He stops in mid-swing, takes off his golf cap, closes his eyes, and bows down in prayer. His friend says: "Wow! That is the most thoughtful and touching thing I have ever seen.

You are truly a kind man."

The other man replies, "Yeah, well, we were married 35 years."

Candle Lighting time in
North Palm Beach Florida
Mar. 8, 2013
6:07 p.m.
Shabbat is over
7:01 p.m.



this monday!
Mondays 12:00 p.m. come and you will expand and deepen your appreciation for life. $5.00.
Fill ur mind and ur stomach
its a no Brainer.

Services. Friday night 6:30 p.m.
Shabbat 10:00 a.m. followed by kiddush
Warmest wishes for a Shabbat Shalom.
"Kosher Caffeine"
by -- Rabbi Shlomo Ezagui

It's all in the mind.

Kabbalah - mysticism makes it pretty clear; "A person is his thoughts". In the words of the Holy Baal Shem Tov, "In the place where a person's thoughts are, there is where the person really is."

The master key to all of your life is determined by what you allow your mind to think, and, "The mind is drifting, moving and thinking all the time."

Inside each one of us - inside our bodies of flesh and blood - we have a soul independent of our bodies. A type of G-dly energy that is unique to humans. A pure spark of actual G-dliness that animates our bodies and is our true identity. This soul provides us not only with life as in the case of all living creatures but with many other exclusive soul powers. Our ability to think about our own existence independent of our bodies, the deep awareness and feelings associated with our emotions and the ability to make choices, are all from this soul. This soul has its own preprogrammed way of operating, similar to the body of every person that operates by a predetermined and for the most part fixed pathology.

There are many things that can affect or manipulate the body either in a positive or negative manner.The foods we eat, exercise or the lack of it, are some of the things that can seriously make a difference and change to our bodies.

Kabbalah explains that the soul inside our bodies, this pure spark of G-d with its own preprogrammed pathology, has its own ways in which it can and will be influenced and manipulated. This power to influence the soul comes in the form of spiritual garments to the soul.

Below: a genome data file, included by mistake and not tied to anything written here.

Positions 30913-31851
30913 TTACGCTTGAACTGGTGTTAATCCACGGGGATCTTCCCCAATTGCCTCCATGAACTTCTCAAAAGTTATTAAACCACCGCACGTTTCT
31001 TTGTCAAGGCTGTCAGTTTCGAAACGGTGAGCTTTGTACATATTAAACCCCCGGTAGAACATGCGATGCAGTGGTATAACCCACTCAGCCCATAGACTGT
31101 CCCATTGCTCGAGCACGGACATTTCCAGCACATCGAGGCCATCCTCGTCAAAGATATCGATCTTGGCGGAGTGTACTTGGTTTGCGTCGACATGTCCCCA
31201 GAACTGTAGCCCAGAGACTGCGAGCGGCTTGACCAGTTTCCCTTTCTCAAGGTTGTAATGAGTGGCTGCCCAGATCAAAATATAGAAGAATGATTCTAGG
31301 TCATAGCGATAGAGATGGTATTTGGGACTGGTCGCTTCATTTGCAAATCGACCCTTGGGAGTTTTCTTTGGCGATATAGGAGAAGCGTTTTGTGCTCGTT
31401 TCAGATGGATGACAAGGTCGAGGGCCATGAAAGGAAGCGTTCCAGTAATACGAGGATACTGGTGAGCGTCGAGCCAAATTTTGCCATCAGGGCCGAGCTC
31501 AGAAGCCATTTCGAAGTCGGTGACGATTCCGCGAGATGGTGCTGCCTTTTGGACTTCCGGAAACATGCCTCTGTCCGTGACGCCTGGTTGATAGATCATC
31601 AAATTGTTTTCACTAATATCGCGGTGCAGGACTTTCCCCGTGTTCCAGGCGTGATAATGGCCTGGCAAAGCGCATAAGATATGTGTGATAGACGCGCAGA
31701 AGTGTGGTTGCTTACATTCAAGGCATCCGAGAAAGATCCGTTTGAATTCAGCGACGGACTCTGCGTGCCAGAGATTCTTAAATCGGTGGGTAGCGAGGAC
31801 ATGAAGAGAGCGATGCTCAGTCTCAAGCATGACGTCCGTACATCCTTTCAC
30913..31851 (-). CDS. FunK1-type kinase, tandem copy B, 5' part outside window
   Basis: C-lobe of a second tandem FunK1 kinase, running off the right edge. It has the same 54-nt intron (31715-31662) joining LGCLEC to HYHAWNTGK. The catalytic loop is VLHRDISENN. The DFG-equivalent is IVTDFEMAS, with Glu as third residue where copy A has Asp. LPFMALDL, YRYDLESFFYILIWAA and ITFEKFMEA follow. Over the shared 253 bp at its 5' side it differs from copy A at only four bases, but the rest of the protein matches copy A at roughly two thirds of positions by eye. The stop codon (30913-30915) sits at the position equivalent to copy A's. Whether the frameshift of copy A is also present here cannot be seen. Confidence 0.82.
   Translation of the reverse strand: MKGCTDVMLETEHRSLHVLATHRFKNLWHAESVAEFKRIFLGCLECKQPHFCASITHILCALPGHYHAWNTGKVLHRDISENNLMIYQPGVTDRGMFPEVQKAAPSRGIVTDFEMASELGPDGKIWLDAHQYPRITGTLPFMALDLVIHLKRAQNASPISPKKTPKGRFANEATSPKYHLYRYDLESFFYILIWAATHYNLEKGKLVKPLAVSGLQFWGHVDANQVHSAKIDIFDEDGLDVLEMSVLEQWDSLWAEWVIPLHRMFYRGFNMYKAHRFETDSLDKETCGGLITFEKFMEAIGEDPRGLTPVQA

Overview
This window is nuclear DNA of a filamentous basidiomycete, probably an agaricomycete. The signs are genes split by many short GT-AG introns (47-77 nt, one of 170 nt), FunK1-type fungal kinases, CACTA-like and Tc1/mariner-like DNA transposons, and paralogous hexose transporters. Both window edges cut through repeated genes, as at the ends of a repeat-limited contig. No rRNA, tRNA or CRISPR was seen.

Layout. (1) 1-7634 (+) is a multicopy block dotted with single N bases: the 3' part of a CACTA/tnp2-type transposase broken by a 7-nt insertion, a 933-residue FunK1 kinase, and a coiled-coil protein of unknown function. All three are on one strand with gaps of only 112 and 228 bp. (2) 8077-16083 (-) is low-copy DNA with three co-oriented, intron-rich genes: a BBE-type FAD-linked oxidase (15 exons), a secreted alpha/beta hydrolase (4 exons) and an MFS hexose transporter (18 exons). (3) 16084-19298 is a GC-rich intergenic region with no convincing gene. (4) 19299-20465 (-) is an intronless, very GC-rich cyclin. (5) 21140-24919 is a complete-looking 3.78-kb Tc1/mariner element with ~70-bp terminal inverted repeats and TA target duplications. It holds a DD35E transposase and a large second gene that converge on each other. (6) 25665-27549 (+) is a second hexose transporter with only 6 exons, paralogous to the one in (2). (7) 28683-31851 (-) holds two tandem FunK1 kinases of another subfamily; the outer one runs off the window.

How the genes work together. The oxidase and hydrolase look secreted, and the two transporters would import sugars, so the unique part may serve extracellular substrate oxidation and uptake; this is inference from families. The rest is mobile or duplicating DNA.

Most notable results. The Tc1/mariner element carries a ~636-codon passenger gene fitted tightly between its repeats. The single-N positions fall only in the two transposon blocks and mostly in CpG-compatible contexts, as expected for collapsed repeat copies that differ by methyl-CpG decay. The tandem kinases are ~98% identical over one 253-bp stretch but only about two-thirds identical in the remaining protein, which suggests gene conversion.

The soul has three garments: thought; speech and action.

Why are they called garments? Because their relationship to the soul, is similar to clothing and the person who puts it on. For one thing, a garment is not the essence of a person. A garment, serves the person. One of the ways garments serve the person is by revealing and expressing the person. They are a form of communication. People judge us by the clothing we wear. The essence and character of a person is expressed in the clothing he or she decides to wear. Clothing, also affects and influences the person's attitude and demeanor. We feel and think very differently when we are wearing expensive and classy clothing as opposed to cheap and "shleppy" clothing.

Through the medium of thought, which is always using internal letters and words, a person exposes their own character and true feelings to one's self. The internal words of thought are like windows, or the style and color clothing of the soul. That is why the better a person's vocabulary, the clearer a person will understand him or herself. Through speech, a person reveals his or her thoughts to the people around them. And through action, a person expresses his or her soul and character in this physical world. What a person decides to say or do speaks volumes on who they really are.